The Swamp Wallaby

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A Swamp Wallaby Wallabia bicolor chewing on some dry vegetation at Bool Lagoon.

Bool Lagoon Game Reserve is in the south-east of South-Australia and encompasses one of the largest lagoon wetland systems in southern Australia. It provides a refuge for thousands of wetland birds including some rare and endangered species especially during drought in the inland. Driving along the edge of the lagoon, you can see a panorama of thousands of ducks, geese, ibis, waders and pelicans, with martins zooming along above the water and the occasional falcon to disrupt the peace. I have rarely encountered an abundance of animals like this and it is spectacular. The reserve is not just a refuge for birds. Occasionally Lowland Copperheads (snake) slither off the roads into the grass, and at night a plonk on the side of the swag reveals a Southern Bell Frog making its way through the camp ground.

There are also other interesting animals hiding in the shadows. While walking along the grassy trails and pontoon board walks in between Bool and Hacks Lagoons, a dark figure startles and disappears off into the reeds with its long dark tail trailing behind. We wait for a little while and the figure cautiously emerges from the shadows and begins nibbling vegetation. This wonderful dark entity is the Swamp Wallaby.

They are somewhat stout and only about the size of a medium dog (15 – 20 kg). They are covered with a dark course fur with rufous tones on the underside and on the top of the head, and a light coloured cheek stripe. Their tail is long and dark and when they hop their head and shoulders are held low and their tail almost horizontal, a characteristic of these wallabies. In some areas the Swamp Wallabies are called Stinkers because of their swampy odour, however I did not succumb or even notice any odour. Apparently, their smell, small size, course fur and poor taste don’t make them particularly desirable for hunting. They also have the ability to eat a number of plants that are poisonous to other animals such as bracken, lantana and hemlock without any ill effects.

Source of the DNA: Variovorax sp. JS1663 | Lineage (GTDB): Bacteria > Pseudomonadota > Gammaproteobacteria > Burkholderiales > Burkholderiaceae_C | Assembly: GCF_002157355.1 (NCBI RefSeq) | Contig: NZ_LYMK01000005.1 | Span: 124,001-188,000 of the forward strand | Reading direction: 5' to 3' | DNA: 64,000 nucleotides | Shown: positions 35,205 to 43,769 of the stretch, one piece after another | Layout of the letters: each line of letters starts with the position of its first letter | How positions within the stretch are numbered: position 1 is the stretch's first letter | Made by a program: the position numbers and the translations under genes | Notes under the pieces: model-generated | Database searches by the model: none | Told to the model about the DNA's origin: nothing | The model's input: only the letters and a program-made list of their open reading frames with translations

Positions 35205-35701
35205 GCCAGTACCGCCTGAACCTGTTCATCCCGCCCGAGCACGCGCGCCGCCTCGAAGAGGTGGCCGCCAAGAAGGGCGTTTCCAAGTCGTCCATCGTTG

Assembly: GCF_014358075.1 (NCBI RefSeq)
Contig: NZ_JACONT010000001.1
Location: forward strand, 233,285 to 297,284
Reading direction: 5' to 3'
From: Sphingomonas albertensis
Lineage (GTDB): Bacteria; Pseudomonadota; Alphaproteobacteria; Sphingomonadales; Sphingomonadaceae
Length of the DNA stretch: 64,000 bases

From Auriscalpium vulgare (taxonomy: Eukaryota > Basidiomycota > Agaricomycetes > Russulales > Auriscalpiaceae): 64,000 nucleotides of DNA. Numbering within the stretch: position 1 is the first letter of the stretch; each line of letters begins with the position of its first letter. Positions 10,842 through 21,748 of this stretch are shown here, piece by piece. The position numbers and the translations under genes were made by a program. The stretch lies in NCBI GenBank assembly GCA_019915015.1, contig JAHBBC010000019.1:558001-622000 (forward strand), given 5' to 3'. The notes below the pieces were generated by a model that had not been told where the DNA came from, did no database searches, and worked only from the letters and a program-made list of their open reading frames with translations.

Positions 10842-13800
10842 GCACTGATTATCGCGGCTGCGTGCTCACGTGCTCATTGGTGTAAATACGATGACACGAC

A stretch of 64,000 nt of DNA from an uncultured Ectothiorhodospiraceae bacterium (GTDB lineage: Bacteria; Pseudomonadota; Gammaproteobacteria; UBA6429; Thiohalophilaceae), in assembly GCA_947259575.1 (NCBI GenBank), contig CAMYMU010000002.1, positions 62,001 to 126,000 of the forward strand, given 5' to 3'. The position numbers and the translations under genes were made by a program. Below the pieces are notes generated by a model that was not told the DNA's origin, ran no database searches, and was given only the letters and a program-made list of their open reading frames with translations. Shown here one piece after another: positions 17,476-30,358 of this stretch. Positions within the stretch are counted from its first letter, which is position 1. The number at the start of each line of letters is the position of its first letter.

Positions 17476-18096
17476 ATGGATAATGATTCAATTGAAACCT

The wallaby I was watching become comfortable with my presence after a while, and moved out into the sun to feed on some different vegetation. It is more fascinating watching animals when they are not scared or uneasy, as you can see more interesting behaviours and the characters of individuals. The arms of kangaroos and wallabies can be very expressive, while they grasp vegetation and feed contently, or poised, paws flat to the ground, ready to bound away from danger. I saw both these behaviours in a short space of time as I sat watching quietly. A second wallaby came though the reeds right next to me and startled, bouncing back into the vegetation and startling the other wallaby I had been watching, which then too bounded off into the reeds.

Swamp Wallabies are common all down the east coast of Australia, from Cape York around to the south east of South Australia. They are found in a wide variety of habitats including rainforest, woodlands, scrub and heath. If you are in these areas keep an eye out, sit and wait quietly and you may be able to watch (and hopefully not smell) these fascinating animals.

blank-australia-maps-thread-map-what-im-doin-inside-outline Swamp Wallaby
Bool Lagoon, South Australia

1 Comment

  1. I love the look of swampies with their extra long tails and dark coats., a personal favourite of mine. I’ll have to get to Bool Lagoon, it sounds awesome.

    Like

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